It took a global pandemic for big tech companies to protect their hourly workers, support staff, and independent contractors with an economic safety net. But what will happen when the virus passes?
Amazon, Apple, Box, DoorDash, Facebook, Google, Instacart, Microsoft, Lyft, Postmates, Twitter, and Uber have all announced some form of compensation for non-full-time employees for time they have to spend away from work due to potential illness or self-quarantining. These workers are critical to the success of all these companies. But for many of them, any hour they aren’t working is an hour they’re not earning money. The same has not been true for most of the highly paid full-time staff they support.
The specific policies vary, but many companies are offering up to two weeks of sick pay if an employee misses work due to the novel coronavirus. But there’s some nuance to which companies are covering what class of workers. Apple, for example, is offering sick pay to hourly staff that it employs directly, like shuttle drivers and cafeteria workers. Uber, on the other hand, is covering contractors who drive for the company — a type of worker it has consistently argued should not be eligible for the same kind of benefits and rights as employees.
But why now? Here’s what the tech giants are saying:
This additional pay while away from work is to ensure employees have the time they need to return to good health without the worry of lost pay.
We’re committed as a company to making public health our first priority and doing what we can to address the economic and societal impact of COVID-19. We appreciate that what’s affordable for a large employer may not be affordable for a small business, but we believe that large employers who can afford to take this type of step should consider doing so.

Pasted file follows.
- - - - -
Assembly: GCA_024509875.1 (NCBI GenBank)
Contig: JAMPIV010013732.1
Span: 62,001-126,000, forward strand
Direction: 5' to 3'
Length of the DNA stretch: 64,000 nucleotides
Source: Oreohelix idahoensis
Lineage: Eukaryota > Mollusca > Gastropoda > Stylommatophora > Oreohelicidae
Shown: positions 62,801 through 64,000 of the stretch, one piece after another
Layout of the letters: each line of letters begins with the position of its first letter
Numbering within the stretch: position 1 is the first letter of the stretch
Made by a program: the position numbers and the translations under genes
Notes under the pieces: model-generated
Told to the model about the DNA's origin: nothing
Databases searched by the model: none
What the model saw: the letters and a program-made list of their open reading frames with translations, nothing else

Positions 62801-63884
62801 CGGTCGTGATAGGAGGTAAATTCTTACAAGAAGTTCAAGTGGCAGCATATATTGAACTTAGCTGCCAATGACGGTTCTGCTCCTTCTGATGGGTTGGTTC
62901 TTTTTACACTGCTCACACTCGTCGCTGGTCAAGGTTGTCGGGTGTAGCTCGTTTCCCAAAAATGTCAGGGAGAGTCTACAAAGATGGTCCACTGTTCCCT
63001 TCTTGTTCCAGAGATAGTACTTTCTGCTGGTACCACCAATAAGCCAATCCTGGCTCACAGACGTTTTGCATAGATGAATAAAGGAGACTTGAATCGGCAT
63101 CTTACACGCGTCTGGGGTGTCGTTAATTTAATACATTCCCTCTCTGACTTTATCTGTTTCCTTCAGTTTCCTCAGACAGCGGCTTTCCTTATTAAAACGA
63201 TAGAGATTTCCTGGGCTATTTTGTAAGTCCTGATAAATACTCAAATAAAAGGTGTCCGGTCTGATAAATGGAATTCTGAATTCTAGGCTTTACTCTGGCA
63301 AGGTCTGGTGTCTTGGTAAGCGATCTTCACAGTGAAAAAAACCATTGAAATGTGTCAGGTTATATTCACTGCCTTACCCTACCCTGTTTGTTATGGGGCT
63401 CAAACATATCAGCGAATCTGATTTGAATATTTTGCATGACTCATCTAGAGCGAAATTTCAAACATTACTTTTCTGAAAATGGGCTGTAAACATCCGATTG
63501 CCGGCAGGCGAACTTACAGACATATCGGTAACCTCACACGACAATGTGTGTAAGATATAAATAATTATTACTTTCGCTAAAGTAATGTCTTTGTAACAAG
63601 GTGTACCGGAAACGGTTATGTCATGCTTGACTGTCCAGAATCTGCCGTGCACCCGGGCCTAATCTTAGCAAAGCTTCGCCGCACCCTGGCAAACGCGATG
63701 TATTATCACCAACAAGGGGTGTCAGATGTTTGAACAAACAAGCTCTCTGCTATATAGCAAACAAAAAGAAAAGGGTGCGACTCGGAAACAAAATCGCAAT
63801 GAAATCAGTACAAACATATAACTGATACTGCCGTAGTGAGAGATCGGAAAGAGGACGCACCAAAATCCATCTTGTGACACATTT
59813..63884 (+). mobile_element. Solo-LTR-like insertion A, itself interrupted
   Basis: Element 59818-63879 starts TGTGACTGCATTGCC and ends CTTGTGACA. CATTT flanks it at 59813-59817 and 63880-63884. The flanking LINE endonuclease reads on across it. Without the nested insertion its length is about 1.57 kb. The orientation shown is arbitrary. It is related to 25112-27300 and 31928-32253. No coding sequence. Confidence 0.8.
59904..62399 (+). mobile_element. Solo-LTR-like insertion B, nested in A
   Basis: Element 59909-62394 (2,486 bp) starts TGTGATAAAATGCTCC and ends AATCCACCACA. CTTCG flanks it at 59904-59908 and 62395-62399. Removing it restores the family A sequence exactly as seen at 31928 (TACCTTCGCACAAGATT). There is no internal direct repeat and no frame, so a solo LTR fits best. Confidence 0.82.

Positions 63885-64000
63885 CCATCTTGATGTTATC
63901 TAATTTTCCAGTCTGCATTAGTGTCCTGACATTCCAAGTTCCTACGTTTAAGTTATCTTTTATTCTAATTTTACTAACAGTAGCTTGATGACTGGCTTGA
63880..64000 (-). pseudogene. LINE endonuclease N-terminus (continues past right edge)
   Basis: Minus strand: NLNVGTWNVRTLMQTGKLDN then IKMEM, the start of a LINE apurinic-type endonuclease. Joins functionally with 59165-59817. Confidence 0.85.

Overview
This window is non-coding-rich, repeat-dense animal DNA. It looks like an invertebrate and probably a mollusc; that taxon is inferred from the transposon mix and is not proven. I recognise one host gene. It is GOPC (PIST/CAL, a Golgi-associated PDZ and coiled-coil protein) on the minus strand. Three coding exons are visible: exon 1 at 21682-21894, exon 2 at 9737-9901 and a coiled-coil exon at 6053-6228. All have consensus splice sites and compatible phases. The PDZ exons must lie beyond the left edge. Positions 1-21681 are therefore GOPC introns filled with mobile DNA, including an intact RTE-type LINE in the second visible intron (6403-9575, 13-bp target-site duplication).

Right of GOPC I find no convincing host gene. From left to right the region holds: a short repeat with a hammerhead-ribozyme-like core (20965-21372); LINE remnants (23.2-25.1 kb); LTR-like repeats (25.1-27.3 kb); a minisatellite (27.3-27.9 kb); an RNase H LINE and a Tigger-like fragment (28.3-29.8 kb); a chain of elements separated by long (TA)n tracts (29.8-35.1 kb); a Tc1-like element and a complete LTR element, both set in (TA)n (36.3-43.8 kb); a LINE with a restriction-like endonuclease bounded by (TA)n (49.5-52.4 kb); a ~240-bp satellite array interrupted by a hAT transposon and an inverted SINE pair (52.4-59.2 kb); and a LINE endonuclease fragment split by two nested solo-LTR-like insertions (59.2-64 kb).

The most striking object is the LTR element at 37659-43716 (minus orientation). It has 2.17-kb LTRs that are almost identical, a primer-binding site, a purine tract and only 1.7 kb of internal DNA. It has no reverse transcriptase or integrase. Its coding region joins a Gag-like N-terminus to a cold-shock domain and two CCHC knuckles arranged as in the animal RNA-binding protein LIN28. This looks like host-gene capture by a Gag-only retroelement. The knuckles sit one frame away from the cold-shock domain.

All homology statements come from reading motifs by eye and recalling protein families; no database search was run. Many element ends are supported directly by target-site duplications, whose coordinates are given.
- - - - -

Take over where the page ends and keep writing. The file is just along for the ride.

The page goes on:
With over half of Americans unable to afford a $400 unexpected expense, the Postmates Fleet Relief Fund will enable couriers to take proactive and preventive personal health care steps by covering costs for medical check-ups, regardless of whether the courier has been diagnosed or quarantined.
Our top priority remains the health and safety of our Tweeps, and we also have a responsibility to support our communities, those who are vulnerable, and the healthcare providers who are on the front lines of this pandemic.
We believe this is the right thing to do.
It shouldn’t just be the right thing to do when there’s a pandemic — it should be the right thing to do all the time.
Many of these companies make billions of dollars in revenue every three months. Having to account for two weeks of pay for some of these workers will be an added expense, but it seems unlikely paid sick leave is going to make a significant difference to the bottom line of tech’s biggest corporations. (Covering eight hours of sick pay in Washington, DC, which currently has the highest minimum wage in the country of $14 an hour, would cost $112, which adds up to $1,568 for two weeks of pay, if you were curious.)
It’s telling how quickly all of the companies announced fairly similar employee safety nets. The above listed companies announced these policies within days — and sometimes hours — of each other. There’s an element of good optics at play: nobody wants to be the company that won’t support its workers during a pandemic.
But the immediate crisis will eventually die down. What shouldn’t end is a world where multibillion-dollar companies support all of their employees, whether they’re full-time or not. Contract workers deserve paid sick leave, too.
The tech companies that announced they’d pay these workers should keep giving sick pay to their workers, period. People don’t just need support when there’s a pandemic; they need it all the time.
The companies have proven they can do it in a time of need, so we should expect them to find a way to do it when the stakes aren’t quite so high. Because workers of some of the most valuable companies in the world need — and deserve — to know that they’ll be taken care of when they are sick, no matter what.